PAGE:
Broadway Junction’s transformation to a commercial and residential hub is a step closer, with developer Totem Group filing plans to rezone a nearby triangle in Ocean Hill bordered by Van Sinderen, East New York, and Atlantic avenues and Fulton Street to pave the way for four towers ranging from 21 to 29 stories.
The transformation will be a stark one: The largest building proposed, which will front East New York Avenue and Fulton Street, could be taller than Downtown Brooklyn’s 1 MetroTech Center – measuring 445 feet tall, according to the filings. The other three towers are proposed at between 330 and 400 feet.
However, Totem principal Tucker Reed said the application is a starting point for the project, and there will be plenty of opportunity for the community to shape the development, including right-sizing it. Locals expressed cautious optimism that the project has the potential to benefit existing residents by bringing jobs and services to the area while not causing displacement. The Broadway Junction subway station is in Ocean Hill close to the borders of Bushwick, Brownsville, Crown Heights, and East New York.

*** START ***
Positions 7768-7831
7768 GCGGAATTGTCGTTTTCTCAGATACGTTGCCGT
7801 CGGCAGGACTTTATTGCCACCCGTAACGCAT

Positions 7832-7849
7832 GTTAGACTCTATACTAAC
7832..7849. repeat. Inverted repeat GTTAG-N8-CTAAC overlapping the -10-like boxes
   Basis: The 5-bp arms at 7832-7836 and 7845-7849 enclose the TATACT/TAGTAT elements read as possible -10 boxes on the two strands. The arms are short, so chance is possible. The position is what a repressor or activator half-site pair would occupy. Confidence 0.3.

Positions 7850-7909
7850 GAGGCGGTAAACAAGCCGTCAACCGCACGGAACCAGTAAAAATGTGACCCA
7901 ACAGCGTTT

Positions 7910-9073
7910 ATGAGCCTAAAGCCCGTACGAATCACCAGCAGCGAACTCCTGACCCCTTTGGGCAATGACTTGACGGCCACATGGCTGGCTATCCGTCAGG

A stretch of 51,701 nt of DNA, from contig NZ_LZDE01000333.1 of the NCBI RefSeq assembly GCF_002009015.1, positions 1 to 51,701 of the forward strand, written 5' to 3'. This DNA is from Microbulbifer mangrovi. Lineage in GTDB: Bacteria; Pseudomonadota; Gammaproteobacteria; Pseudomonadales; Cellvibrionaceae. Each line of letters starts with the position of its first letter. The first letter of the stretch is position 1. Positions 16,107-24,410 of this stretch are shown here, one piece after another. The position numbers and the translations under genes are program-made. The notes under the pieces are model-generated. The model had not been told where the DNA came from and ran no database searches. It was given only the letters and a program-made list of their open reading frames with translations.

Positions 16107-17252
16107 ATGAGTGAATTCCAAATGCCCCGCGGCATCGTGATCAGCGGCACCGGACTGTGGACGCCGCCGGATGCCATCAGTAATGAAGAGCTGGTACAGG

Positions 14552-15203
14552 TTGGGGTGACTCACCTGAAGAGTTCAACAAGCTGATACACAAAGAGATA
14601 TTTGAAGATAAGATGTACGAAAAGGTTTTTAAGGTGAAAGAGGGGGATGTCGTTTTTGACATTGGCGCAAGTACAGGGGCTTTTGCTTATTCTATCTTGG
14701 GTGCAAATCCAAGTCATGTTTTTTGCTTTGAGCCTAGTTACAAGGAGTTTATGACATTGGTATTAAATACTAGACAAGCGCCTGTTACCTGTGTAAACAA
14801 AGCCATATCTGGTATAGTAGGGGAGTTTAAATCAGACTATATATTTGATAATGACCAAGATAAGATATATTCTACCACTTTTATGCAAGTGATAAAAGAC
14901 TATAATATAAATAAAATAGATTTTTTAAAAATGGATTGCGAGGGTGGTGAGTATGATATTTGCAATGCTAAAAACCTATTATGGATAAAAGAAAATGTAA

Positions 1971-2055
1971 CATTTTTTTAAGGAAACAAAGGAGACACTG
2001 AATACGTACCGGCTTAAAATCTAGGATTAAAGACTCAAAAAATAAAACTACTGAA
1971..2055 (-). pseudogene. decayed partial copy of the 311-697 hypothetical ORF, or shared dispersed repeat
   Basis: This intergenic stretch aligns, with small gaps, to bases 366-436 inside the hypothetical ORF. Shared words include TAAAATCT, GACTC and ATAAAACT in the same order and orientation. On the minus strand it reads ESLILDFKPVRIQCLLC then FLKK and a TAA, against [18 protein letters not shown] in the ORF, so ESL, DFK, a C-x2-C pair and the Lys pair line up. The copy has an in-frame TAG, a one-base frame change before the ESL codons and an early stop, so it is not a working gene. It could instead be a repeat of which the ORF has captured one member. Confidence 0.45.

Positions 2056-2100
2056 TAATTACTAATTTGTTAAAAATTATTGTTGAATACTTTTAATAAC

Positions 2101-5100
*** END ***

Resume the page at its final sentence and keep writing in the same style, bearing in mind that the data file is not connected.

“What’s unique about what we’re trying to do is that we’re coming early and yes, you have to put a proposal on the table to start a conversation because otherwise you’re just talking about clouds in the sky,” Reed said.
The rezoning application for the development, dubbed Herkimer-Williams, was filed November 17. Some of Totem’s requests to the City Planning Commission include changing the zoning of the development site, allowing for increased floor area ratio, issuing a Large-Scale General Development special permit, and eliminating Herkimer Street between Williams Place and Fulton Street to create one large site.